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That Ranger Magic

Old Faithful erupted behind me as I pedaled away from the visitor center and headed down basin, getting ready to lead the last ranger walk of the day.  Though it’s officially known as the Geyser Discovery Stroll, we all refer to the 5:30 program as the Castle walk, named after the geyser where we assemble.  I rode slowly, meandering among clusters of visitors on foot, and headed up the little hill towards Castle.  I was a little surprised that no one was waiting on the path alongside its massive, twelve-foot-high cone—not only was it almost time for a popular ranger-led program, but in about twenty minutes we would enter the eruption window, that two-hour period during which Castle was predicted to erupt.  Since Castle erupts only about once every fourteen hours, it always attracts a crowd when it’s due.

Coasting to a stop near the junction with the boardwalk, I hopped off my bike, exchanged my helmet for my flat hat, and strolled over to the geyser to wait.  Within a few minutes, a couple from Pennsylvania joined me.  They were followed by a small knot of others.  A white-haired man wearing sunglasses and a ball cap asked if we’d get to see anything on the walk.  “Yes!” I said cheerfully.  “We’ll see quite a bit!  But what we see remains to be determined.”

Everyone chuckled, and we got started.  I described Castle Geyser’s impressive eruption—though it isn’t as high as Old Faithful, Castle can last for forty-five or fifty minutes altogether.  It begins by jetting spurts of water seventy feet or more into the air, keeping this up for fifteen to twenty minutes.  Then it gradually transitions into its steam phase, during which white steam gusts out of the vent at such high velocity that it produces a hollow roar.  It’s quite a show.  Unfortunately, it seemed unlikely that we would get to experience Castle that evening.  It wasn’t quite ready to erupt just yet, and this was a ranger-led walk—we couldn’t afford to wait for the whole hour and a half at this one point.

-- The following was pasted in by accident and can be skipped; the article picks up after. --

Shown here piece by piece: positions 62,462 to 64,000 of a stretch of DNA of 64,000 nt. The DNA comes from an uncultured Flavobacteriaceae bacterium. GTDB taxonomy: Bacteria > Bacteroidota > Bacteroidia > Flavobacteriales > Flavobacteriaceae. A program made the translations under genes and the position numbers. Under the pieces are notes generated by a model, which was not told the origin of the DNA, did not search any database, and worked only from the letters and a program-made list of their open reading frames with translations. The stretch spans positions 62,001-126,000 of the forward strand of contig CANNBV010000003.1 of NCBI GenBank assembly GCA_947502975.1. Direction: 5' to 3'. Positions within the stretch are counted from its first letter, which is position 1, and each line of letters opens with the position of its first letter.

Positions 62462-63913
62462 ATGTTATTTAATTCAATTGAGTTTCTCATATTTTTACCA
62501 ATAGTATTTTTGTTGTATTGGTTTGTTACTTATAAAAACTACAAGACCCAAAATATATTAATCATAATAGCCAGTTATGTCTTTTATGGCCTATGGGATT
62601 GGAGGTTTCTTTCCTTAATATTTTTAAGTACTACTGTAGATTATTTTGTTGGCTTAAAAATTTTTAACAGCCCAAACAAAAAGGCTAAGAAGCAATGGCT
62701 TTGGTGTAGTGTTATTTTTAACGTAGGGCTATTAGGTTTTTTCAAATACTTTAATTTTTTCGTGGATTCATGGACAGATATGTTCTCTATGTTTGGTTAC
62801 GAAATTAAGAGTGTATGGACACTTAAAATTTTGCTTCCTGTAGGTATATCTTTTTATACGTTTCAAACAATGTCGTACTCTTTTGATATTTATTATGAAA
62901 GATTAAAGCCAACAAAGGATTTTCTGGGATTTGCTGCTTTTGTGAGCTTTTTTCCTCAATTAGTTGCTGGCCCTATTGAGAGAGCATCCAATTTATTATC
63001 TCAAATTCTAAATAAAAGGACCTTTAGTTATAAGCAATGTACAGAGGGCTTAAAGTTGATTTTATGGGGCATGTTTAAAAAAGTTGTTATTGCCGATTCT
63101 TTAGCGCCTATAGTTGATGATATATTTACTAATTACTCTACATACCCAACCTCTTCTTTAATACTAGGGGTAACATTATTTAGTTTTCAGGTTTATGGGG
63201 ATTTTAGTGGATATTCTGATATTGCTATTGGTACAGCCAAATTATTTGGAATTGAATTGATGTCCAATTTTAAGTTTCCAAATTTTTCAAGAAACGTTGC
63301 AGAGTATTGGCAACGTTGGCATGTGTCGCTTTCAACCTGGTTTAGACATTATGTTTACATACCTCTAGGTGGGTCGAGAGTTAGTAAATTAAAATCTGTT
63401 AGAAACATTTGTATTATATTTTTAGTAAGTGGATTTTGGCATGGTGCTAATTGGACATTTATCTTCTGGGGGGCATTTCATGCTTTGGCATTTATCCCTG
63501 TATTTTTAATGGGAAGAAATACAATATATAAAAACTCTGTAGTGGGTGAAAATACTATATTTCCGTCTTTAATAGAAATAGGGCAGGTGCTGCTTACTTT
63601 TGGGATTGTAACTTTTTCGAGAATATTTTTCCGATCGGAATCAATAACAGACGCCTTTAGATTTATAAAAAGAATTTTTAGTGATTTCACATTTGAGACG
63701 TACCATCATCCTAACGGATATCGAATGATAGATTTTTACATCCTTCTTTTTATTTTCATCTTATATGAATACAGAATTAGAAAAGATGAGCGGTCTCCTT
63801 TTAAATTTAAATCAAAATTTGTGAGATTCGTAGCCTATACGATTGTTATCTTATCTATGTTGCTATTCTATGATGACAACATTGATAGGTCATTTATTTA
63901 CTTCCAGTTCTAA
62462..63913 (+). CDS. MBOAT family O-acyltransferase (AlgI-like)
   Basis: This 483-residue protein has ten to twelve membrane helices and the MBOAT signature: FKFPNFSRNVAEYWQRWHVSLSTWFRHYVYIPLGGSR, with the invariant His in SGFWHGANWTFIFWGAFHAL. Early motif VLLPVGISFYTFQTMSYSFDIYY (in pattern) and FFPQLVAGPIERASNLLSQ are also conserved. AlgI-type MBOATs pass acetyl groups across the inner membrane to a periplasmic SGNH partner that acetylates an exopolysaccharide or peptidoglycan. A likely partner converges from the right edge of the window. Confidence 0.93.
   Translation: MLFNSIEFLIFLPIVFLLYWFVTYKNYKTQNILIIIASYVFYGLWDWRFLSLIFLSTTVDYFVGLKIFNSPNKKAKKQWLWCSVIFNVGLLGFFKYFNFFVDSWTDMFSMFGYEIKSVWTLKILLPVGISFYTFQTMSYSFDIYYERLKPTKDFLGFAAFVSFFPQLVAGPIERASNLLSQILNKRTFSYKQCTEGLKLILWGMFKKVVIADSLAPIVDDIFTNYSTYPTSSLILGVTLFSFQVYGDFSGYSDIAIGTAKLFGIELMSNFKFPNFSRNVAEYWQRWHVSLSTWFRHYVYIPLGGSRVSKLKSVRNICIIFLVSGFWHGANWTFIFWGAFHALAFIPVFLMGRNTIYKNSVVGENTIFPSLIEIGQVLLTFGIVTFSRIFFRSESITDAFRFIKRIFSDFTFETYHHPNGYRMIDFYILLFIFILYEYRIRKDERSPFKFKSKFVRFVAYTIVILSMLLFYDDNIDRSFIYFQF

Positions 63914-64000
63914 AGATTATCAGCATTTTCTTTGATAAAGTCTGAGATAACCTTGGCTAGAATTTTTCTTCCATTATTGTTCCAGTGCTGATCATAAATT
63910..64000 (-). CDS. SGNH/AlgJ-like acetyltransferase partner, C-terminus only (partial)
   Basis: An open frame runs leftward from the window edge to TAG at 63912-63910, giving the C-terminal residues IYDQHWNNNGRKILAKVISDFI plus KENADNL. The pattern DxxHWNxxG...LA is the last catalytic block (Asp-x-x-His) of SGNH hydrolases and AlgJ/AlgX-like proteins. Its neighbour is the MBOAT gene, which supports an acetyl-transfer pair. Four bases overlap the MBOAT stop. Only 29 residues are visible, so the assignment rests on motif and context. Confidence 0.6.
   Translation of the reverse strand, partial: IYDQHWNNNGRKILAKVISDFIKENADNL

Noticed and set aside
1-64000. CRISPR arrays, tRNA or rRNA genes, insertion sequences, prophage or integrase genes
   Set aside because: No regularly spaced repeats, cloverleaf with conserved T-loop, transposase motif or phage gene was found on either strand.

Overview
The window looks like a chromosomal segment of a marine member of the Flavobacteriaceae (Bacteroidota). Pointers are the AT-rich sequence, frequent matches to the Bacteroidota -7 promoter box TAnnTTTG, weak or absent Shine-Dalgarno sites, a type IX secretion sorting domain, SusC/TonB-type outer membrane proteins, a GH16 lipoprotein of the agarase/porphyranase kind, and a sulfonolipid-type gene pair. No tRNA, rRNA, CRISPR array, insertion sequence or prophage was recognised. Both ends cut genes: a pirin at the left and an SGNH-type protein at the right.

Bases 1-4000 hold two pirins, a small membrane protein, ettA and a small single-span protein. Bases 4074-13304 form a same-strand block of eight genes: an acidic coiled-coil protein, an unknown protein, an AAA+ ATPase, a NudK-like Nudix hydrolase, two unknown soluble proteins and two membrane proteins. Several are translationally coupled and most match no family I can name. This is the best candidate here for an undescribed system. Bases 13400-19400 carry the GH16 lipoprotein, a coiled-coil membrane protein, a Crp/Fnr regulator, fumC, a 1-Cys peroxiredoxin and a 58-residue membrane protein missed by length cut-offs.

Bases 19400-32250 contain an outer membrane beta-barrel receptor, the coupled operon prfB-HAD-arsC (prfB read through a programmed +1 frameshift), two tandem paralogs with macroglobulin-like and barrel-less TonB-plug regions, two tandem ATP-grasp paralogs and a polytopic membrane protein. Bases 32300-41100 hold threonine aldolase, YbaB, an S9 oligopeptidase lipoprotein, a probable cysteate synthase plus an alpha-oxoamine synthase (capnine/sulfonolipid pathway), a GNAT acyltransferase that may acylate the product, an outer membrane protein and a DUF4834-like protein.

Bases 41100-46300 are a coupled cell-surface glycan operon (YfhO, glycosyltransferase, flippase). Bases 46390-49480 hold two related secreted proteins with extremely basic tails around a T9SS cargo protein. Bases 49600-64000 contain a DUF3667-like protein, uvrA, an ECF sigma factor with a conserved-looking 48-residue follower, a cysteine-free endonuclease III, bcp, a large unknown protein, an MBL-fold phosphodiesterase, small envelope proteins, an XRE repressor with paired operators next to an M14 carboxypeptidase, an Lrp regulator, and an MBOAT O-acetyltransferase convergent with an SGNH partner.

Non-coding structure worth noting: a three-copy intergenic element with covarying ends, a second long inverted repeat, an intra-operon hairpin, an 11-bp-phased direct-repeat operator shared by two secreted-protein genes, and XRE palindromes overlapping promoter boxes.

Besides, I was secretly holding out hope that we would get to see an even more exciting geyser.  Located a quarter of a mile farther down the boardwalk, Grand Geyser is the largest of the handful of geysers that we can predict.  Its eruptions last ten minutes or so, throwing water as high as 180 feet—at least on a really good day.  It typically erupts about three times per day, and the midpoint of its prediction window fell near the end of my walk, giving us a very good chance of seeing the geyser’s spectacular eruption.  I was hoping we’d be fortunate—in part because visitors love it when they get to see such an amazing show, and in part because I hadn’t seen Grand myself yet this season!

As we wound our way slowly towards Grand, we passed a number of other erupting geysers.  My group was openly amused by my delight at seeing little Tilt’s Baby, a geyser right at a corner of the boardwalk that sprays onlookers with its eight-foot eruption.  Though Tilt’s Baby isn’t truly a rare or even particularly uncommon geyser, I’ve only been in the right place at the right time to see it on a handful of occasions.

We crossed the Firehole River and came up the gently-sloping boardwalk to a tightly-packed cluster of geysers called the Sawmill Group.  The eponymous Sawmill was churning and spitting away right next to the boardwalk, putting out enough spray that we had to trot past it to avoid getting too wet.  Sawmill is a very active geyser, erupting about a third of the time that you walk past it; its frequent and lengthy eruptions make it a visitor favorite.   Better yet, Sawmill wasn’t the only erupting geyser here today: both Tardy and Spasmodic were spouting, as well.  My group loved Spasmodic, with its numerous small vents and its two frothing pools, all splashing vigorously.

We had dallied on this early portion of the walk longer than usual.  The eruptions were exciting and everyone had lots of questions—and I wasn’t motivated to move the group on too quickly, since I wanted to give Grand a chance to erupt while we were within easy viewing range!  As we rounded the bend and headed towards that most show-stopping of performers, a loud fwoosh and a fountain of water that lifted all our heads marked the start of Grand’s eruption!  It was perfect timing.  We positioned ourselves at the south end of the viewing area, and basked in the mighty geyser’s eruption.

Grand Geyser